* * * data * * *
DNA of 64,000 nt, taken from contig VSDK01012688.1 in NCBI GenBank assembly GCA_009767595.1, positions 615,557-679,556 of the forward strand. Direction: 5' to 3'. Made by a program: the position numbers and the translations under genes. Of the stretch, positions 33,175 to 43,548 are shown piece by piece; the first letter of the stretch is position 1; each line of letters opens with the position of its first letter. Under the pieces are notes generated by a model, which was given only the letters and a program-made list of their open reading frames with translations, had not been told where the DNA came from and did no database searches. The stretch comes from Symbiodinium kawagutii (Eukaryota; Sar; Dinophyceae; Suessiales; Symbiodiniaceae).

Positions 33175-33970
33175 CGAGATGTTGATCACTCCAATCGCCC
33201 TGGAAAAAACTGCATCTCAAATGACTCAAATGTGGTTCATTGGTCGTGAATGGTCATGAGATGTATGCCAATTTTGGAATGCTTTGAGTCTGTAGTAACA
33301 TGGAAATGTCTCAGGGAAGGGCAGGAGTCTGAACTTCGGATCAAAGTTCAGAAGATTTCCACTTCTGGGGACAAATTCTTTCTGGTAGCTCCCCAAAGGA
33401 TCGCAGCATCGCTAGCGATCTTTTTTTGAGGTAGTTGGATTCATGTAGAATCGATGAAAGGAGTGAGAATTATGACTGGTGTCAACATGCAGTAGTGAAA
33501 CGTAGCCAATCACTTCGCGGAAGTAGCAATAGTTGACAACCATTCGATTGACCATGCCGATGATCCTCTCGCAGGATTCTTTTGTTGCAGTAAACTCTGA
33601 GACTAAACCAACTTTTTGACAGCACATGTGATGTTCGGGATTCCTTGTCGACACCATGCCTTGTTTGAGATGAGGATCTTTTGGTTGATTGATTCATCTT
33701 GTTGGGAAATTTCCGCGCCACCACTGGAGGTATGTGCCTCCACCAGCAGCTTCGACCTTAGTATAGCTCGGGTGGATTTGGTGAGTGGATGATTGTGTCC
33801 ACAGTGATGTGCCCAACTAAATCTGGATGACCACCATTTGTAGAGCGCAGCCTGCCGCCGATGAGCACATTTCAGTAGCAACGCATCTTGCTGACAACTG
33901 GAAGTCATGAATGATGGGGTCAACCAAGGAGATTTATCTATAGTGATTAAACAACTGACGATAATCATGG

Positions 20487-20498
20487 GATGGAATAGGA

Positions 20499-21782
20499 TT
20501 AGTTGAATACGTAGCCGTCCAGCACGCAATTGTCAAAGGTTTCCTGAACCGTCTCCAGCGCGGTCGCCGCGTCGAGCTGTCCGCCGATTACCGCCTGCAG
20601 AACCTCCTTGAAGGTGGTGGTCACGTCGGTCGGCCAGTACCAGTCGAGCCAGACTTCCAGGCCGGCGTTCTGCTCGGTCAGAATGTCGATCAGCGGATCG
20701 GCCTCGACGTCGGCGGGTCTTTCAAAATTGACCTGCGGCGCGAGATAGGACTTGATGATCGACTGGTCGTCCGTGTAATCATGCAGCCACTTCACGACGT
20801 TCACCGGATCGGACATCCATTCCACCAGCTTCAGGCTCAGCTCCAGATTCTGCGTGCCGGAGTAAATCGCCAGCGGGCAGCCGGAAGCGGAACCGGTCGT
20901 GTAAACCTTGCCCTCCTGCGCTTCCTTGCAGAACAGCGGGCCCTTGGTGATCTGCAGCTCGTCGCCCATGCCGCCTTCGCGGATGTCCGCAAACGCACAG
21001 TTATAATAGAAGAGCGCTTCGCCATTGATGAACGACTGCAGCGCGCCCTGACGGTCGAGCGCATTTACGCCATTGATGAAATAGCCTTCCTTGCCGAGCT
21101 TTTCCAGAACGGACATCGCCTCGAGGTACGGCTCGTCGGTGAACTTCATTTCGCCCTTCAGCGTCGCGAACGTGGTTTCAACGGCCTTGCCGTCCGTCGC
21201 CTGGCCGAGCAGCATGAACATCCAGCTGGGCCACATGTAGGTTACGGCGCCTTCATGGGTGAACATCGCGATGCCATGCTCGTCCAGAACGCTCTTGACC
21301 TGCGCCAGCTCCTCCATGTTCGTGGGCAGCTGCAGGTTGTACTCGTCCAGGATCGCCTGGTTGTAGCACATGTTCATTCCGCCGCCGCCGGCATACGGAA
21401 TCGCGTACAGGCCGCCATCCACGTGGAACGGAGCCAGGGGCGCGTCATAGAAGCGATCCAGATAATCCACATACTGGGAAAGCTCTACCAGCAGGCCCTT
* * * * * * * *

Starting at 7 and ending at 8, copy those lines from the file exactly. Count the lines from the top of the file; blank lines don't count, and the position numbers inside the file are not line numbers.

33501 CGTAGCCAATCACTTCGCGGAAGTAGCAATAGTTGACAACCATTCGATTGACCATGCCGATGATCCTCTCGCAGGATTCTTTTGTTGCAGTAAACTCTGA
33601 GACTAAACCAACTTTTTGACAGCACATGTGATGTTCGGGATTCCTTGTCGACACCATGCCTTGTTTGAGATGAGGATCTTTTGGTTGATTGATTCATCTT